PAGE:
Commission still cool on shed condo proposal

Plan for industrial park units will go to council without recommendation
By 
KrISTYN HALBIG ZIEHM
Ozaukee Press staff

The Port Washington Common Council will consider a plan for a business condominium development in the city’s industrial park, but without receiving a recommendation on the proposal from the Plan Commission.

The commission last week failed to come to a recommendation on the plan. A motion to approve it failed for lack of a second, after which members agreed to forward it without a recommendation.

Commission member Kyle Knop made the motion, calling the proposal “a very intriguing opportunity.”

“I’m trying to find a way we can help this developer,” he said. “What I’ve heard is we’ve done a great deal of work not to help this go.”

He noted the property isn’t an easy one to work with, and suggested that the city draft a definition for commercial condominiums to help facilitate plans like this one.

“I think this city needs to recognize commercial condominiums are here,” he said. “This will not be the last application that comes in here.”

This was the second time the commission considered the proposal. It recommended denying the plan in January.

The proposal by Maritime Sheds, represented by Scott Bretl, would create 23 units, each between 3,000 and 5,500 square feet, on five acres at the corner of Maritime Drive and South Park Street.

The buildings would be owner occupied, and if a larger space is desired, owners could buy more than one unit and knock down the walls between them, the proposal states.

The units would be used for manufacturing, assembly, fabrication, general  warehousing and “similar types of industrial operations,” the proposal states, adding that eight business owners have indicated interest in buying units. They involve construction contractors, small manufacturers, contractors who do assembly for the federal government and a warehousing operation that packs and ships to wholesalers.

Maritime Sheds was seeking an overlay planned development district for its proposal, but city staff members recommended against allowing this.

The project does not meet the “spirit and intent” or the basis for approval in the I-2 industrial zoning district, which calls for larger scale manufacturing operations in the area, and therefore doesn’t justify the request for the overlay district, they said, adding the series of small buildings isn’t compatible with the surrounding buildings.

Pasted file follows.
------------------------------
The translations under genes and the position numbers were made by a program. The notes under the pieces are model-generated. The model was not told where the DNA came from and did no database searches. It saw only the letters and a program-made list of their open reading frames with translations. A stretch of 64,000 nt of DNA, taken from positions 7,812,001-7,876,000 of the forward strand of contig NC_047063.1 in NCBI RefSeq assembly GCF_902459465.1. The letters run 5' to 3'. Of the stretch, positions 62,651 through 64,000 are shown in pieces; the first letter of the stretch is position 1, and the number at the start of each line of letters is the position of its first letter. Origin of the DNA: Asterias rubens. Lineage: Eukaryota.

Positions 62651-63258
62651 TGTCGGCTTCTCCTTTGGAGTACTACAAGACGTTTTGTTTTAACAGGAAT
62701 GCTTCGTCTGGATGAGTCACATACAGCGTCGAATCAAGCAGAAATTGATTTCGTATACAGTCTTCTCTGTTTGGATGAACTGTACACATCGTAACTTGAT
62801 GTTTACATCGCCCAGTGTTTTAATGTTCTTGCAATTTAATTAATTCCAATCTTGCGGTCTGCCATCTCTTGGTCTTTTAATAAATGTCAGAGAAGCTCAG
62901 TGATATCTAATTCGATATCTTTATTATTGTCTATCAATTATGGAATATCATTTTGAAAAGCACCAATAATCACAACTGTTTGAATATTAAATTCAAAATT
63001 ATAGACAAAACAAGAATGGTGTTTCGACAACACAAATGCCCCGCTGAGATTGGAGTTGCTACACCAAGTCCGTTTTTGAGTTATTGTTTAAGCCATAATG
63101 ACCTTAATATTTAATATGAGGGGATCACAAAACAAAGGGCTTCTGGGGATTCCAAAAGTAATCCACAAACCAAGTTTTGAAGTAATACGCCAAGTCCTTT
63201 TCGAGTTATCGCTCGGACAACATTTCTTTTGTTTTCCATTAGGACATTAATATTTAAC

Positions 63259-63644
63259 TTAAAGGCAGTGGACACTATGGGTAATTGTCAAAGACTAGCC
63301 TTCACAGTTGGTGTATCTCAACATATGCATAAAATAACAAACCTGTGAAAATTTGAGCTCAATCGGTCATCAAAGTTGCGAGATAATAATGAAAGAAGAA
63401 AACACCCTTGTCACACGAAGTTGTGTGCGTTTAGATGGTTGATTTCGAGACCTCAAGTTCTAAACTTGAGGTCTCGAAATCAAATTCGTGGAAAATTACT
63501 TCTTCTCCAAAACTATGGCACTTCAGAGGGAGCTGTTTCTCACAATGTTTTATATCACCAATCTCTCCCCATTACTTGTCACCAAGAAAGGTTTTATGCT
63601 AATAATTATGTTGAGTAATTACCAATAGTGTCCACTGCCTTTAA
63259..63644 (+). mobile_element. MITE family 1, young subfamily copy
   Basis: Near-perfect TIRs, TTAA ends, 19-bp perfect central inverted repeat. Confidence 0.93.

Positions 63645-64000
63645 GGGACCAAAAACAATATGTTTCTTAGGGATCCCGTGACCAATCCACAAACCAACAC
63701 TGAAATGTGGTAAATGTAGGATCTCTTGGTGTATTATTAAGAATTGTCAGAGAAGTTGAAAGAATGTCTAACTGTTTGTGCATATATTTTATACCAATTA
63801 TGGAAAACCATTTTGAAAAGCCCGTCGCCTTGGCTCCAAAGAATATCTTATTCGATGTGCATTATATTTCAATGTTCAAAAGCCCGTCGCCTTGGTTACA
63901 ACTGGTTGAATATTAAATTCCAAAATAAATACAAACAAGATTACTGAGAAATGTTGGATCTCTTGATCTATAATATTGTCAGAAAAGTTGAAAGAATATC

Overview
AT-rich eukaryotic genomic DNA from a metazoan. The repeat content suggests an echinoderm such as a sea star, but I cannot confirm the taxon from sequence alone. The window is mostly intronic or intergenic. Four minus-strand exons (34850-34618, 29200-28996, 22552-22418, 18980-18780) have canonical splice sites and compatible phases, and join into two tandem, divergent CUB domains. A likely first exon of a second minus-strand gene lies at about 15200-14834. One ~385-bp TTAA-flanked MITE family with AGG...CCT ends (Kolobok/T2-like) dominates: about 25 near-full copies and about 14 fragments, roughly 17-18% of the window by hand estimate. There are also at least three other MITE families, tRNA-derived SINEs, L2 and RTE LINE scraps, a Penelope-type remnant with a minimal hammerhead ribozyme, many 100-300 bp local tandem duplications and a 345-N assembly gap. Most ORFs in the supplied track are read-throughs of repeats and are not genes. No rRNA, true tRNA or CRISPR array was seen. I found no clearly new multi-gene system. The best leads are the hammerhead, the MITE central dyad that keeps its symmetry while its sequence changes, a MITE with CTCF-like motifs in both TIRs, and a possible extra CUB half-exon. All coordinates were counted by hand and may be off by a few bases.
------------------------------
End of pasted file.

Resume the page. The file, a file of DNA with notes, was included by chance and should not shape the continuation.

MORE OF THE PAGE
It also said the project isn’t consistent with the comprehensive plan, which states that any expansion of industrial plans should focus on job density and not exclusively warehousing and prohibits mini-warehouse units.

Much of the discussion was between attorneys for the city and Maritime Sheds who disagreed on interpretations of the city’s ordinances.

James Danaher, who represents the developer, said the use is consistent with those on neighboring parcels, and he noted that there are many uses in the industrial park that aren’t industrial in the traditional sense.

The proposed uses for the condos, he said, are consistent with the industrial park zoning.

“This is not mini, self-service storage,” he said. “The idea it has to be a large factory isn’t in your ordinance.

”I don’t think this would disturb your industrial park,” Danaher said. “I don’t think it would look bad.”

Bretl also noted the plan would add both businesses and tax base to the city.

“We’re taking a vacant lot and putting on a $6 million to $8 million development” that won’t require additional city services, he said.

Danaher argued that a city requirement passed in January that requires warehouses to be a minimum 11,000-square-feet doesn’t apply because Maritime Sheds first sought approval before that ordinance was enacted, but City Attorney Eric Eberhardt disagreed, saying that many iterations of the plan had been submitted, the most recent of which was after the ordinance was approved.

Eberhardt noted that the city’s business park zoning may allow smaller buildings, but the industrial park zoning does not. And just because units could be combined into larger spaces doesn’t mean they will be, he noted.

A nearby business condo development was approved before the 11,000-square-foot requirement was put in place, Eberhardt added.

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Wisconsin’s largest paid circulation community weekly newspaper. Serving Port Washington, Saukville, Grafton, Fredonia, Belgium, as well as Ozaukee County government. Locally owned and printed in Port Washington, Wisconsin.

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